National Category
Engineering and Technology
Identifiers
URN: urn:nbn:se:liu:diva-102169DOI: 10.3384/lic.diva-102169Local ID: LiU-TEK-LIC-2013:69ISBN: 978-91-7519-450-9 (print)OAI: oai:DiVA.org:liu-102169DiVA: diva2:668777
Presentation
2013-12-16, K2, Kåkenhus, Campus Norrköping, Linköpings universitet, Norrköping, 13:15 (English)
Opponent
Supervisors
Note

In the printed version is the Licentiate series number and ISSN is incorrect. In the electronic version is the correct series number changed to 1635 and the ISSN to the correct one.

Available from: 2013-12-02 Created: 2013-12-02 Last updated: 2013-12-05Bibliographically approved
List of papers
1. An Economic and Environmental Assessment of Intermodal Transportation Solutions for Prefabricated Building Units
Open this publication in new window or tab >>An Economic and Environmental Assessment of Intermodal Transportation Solutions for Prefabricated Building Units
2011 (English)In: Advances in Production Management Systems. Value Networks: Innovation, Technologies, and Management / [ed] Jan Frick and Bjørge Timenes Laugen, Springer-Verlag New York, 2011Conference paper, Published paper (Other academic)
Abstract [en]

In this study the possibilities of a modal shift from road to intermodal transportation for a Swedish company producing concrete units is investigated, for the purpose of determining the economic and environmental (limited to CO2-emissions) effects such a shift would bring. The study is relevant since the case company is interested in moving their transports from the roads, and the European Union has promoted a modal shift away from road transportation to more sustainable modes.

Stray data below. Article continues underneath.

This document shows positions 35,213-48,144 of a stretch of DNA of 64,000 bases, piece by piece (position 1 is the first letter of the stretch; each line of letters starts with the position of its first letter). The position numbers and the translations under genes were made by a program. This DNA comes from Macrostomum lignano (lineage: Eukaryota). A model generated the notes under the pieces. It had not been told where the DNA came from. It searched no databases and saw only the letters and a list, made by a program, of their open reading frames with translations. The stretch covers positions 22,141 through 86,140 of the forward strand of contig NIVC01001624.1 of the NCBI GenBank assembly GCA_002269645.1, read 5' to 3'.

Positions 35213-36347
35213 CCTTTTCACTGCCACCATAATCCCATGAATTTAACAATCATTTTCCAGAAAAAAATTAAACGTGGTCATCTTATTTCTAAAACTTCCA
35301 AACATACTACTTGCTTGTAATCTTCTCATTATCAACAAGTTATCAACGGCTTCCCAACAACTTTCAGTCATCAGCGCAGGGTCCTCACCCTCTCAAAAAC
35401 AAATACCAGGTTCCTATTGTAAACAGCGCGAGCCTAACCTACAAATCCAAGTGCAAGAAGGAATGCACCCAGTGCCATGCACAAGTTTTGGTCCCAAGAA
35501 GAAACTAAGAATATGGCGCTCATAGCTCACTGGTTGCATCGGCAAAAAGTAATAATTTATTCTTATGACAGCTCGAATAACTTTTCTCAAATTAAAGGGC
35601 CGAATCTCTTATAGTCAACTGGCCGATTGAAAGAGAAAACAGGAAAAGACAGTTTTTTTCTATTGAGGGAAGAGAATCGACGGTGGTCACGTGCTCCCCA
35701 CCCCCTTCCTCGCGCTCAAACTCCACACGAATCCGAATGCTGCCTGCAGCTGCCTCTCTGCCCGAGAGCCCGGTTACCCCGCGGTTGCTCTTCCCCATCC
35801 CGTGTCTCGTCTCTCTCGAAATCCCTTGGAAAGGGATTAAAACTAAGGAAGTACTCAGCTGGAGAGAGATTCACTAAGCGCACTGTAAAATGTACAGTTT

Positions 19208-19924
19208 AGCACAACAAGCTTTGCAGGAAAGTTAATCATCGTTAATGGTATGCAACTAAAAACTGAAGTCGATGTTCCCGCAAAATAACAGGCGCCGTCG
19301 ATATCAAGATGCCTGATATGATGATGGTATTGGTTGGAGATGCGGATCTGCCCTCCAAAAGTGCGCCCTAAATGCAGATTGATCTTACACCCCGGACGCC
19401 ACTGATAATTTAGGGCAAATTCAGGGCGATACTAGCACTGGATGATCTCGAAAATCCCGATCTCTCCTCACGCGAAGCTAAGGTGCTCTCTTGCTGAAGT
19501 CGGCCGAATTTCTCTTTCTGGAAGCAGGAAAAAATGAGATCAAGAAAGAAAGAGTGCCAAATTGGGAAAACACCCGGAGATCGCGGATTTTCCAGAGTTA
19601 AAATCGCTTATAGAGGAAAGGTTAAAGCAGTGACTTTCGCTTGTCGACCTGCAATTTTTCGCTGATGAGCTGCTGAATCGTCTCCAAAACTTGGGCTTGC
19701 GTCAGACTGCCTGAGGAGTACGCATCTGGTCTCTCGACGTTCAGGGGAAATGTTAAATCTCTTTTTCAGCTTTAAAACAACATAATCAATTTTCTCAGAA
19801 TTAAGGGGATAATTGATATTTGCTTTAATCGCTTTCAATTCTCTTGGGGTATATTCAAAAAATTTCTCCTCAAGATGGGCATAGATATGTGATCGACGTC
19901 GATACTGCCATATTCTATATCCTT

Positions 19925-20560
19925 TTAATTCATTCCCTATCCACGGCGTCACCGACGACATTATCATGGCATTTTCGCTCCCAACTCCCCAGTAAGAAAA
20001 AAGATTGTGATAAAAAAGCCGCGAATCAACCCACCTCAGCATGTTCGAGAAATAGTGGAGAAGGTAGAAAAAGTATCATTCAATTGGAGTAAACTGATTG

The present day transportation, along with three plausible different intermodal transportation scenarios are analysed. The first scenario incorporates a crane-equipped truck that loads the train near the production facility, and then travels with the last load carrier to the destination, concurrently with the train, to repeat the operations in reverse order at the receiving end. The second scenario employs rail cars that can load entire trucks, including their cargo. In the third scenario, the cargo is transhipped from road to rail at terminals operated by a logistics provider.

All three intermodal scenarios reports higher costs than for road transportation, not only because of what is believed to be a too short door-to-door distance, but also due to high drayage costs. However, the environmental impact is heavily reduced for all three scenarios, in one by as much as 42%. These results contribute to the academic knowledge base of factors influencing the break even distance for intermodal transportation, and also to policy makers and practitioners in the way that the immense difference in environmental impact might be something worth to invest both time and funds in.

Place, publisher, year, edition, pages
Springer-Verlag New York, 2011
Series
IFIP Advances in Information and Communication Technology, ISSN 1868-4238 ; Vol. 384
Keyword
Intermodal transport, environmental impact, carbon dioxide, construction industry.
National Category
Engineering and Technology
Identifiers